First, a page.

Frostpoint VR Started Long Before inXile "Could Even Imagine the Microsoft Acquisition"

Frostpoint VR Started Long Before inXile "Could Even Imagine the Microsoft Acquisition"

Dax Berg of inXile tells USgamer about how the studio's multiplayer VR shooter came to be.

Most highly polished virtual reality experiences are still solitary ones, so it's worth taking note whenever a prominent studio takes a crack at doing VR multiplayer. This week, inXile Entertainment unveiled Frostpoint VR: Proving Grounds, a PvPvE shooter that will support up to twenty players. It's a big swing, and one that inXile has been working on for years.

Dax Berg, inXile's Lead Producer on Frostpoint, fielded a few of my questions about the project. The short teaser released yesterday spotlights Frostpoint's action and its icy Antarctic setting, but like most VR trailers, it doesn't give the greatest sense of what it'll be like to play Frostpoint. At the very least, it's good to hear from Berg that inXile iterated on this idea for years.

As Berg tells it, inXile wanted to expand on its VR work after releasing The Mage's Tale, a dungeon crawler. "They brought Brian Hicks aboard, who was Creative Director on DayZ and Brian hired me from the onset to help run the project," says Berg. "We spent a couple years on the game with a small team really getting the guns feeling good and laying the groundwork for the interaction and backend with a survival style of gameplay in mind."

Eventually, after it became clear to the team that it had "a solid PvP experience" on its hands, Berg says inXile turned away from survival mechanics. The result is what the team unveiled yesterday: competitive multiplayer with added PvE elements.

Along the way, inXile got acquired by Microsoft, joining what's now known as Xbox Game Studios at the same time as fellow RPG developer Obsidian Entertainment. "This was of course a project we were working on for years before we could even imagine the Microsoft acquisition," Berg says. "Like the Wasteland 3 team, they've been great in allowing our existing deals and projects to continue. We're of course working on our unannounced next-gen RPG as well, which will be Xbox Game Studios published."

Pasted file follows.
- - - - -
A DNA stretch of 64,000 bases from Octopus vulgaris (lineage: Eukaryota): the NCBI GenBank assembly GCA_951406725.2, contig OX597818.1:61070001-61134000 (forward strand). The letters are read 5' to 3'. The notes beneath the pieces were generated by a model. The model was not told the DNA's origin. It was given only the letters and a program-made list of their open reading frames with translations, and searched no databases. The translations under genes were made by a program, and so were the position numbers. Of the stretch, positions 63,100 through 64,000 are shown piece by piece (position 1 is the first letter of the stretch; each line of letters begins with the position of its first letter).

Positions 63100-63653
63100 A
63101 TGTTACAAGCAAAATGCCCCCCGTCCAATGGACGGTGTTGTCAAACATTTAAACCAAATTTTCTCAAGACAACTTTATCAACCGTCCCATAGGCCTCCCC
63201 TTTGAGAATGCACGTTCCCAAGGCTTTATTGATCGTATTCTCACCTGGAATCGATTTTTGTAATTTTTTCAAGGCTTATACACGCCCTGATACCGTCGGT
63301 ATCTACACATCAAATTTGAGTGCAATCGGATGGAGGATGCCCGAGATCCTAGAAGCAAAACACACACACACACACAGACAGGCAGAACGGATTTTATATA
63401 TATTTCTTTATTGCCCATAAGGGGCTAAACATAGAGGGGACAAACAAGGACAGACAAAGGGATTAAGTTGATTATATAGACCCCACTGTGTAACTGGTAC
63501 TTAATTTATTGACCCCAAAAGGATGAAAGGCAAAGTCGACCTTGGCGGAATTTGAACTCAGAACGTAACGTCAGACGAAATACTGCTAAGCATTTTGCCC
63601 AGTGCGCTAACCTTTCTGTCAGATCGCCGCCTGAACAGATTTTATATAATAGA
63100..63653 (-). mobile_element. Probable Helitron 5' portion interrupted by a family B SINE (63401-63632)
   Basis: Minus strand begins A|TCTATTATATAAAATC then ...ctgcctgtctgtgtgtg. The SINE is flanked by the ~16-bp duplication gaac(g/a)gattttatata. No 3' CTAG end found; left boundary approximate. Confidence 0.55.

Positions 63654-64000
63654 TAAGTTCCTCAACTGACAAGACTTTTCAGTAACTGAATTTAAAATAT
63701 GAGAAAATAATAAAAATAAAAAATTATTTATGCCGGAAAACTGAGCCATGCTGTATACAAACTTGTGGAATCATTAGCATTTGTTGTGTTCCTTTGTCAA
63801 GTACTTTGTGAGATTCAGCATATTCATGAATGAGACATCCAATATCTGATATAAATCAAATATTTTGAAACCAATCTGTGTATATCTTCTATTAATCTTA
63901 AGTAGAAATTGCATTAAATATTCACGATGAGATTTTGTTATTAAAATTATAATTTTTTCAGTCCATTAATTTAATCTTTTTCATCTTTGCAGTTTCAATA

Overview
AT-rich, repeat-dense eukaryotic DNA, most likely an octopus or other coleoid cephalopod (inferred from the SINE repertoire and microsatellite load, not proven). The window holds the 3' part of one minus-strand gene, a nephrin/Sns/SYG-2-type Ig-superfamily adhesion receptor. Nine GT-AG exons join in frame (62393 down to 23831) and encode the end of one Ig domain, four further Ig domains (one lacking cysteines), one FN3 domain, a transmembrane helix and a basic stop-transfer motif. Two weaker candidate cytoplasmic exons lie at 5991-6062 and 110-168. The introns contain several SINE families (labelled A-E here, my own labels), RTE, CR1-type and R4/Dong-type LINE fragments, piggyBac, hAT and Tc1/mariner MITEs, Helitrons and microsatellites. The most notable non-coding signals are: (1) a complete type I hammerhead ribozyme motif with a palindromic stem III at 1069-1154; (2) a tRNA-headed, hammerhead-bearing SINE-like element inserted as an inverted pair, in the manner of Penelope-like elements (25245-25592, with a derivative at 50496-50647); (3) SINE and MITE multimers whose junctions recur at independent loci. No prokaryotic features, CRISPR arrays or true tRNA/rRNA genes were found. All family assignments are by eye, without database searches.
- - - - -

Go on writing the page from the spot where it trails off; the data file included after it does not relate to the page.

While a recent spike in demand led to some prolonged headset shortages, VR is still a relatively small market (and, it's worth noting, one that Microsoft is pushing more for PCs than it is for Xbox). A major concern for any VR multiplayer title is whether it'll attract enough players to have a sizable enough community. Hopefully, that's something Frostpoint should handle better than others.

"All of [Frostpoint's modes] are built to scale with players on each server," Berg explains, "meaning that we have bots for players, and the PvE enemies that adjust in their spawn rates depending on player counts. We think this is important that if you're playing at 4 a.m. with a couple friends you're still able to have fun."

Without teleport movement, you may want some prior VR experience before you rush in. | inXile Entertainment

Since Frostpoint is a shooter, its VR movement options are another big question. Don't expect to zip around your human teammates and opponents like a magician; you'll be hoofing it.

"We've spent a lot of time ensuring the game feels good for a wide range of VR gamers," Berg says. "That said, it is a multiplayer game, so teleportation movement will not work. We do have smooth and snap turn, turn blinders, helmet configurations, intensity settings, etc. We had a Closed Alpha a couple months ago under NDA, and that gave us some great user feedback we've incorporated. We're hoping our Open Beta will give us a lot more."

That beta period will begin in September, shortly after inXile ships Wasteland 3. Studio Head Brian Fargo tells UploadVR that the first 10,000 Frostpoint VR beta players will have a shot at winning the full game for free through a "play to own" campaign.

So, within the span of a month, some folks will get an up-high isometric look at one inXile world and a first-person VR trip to another. Personally, I'm looking forward to checking out both—and from there, guessing at the shape its Unreal 5-powered XGS title will look like.

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Mathew Olson


Mathew Olson is a writer formerly of Digg, where he blogged and reported about all things under the umbrella of internet culture (including games, of course). He lives in New York, grew up under rain clouds and the influence of numerous games studios in the Pacific Northwest, and will talk your ear off about Half-Life mods, Talking Heads or Twin Peaks if you let him.

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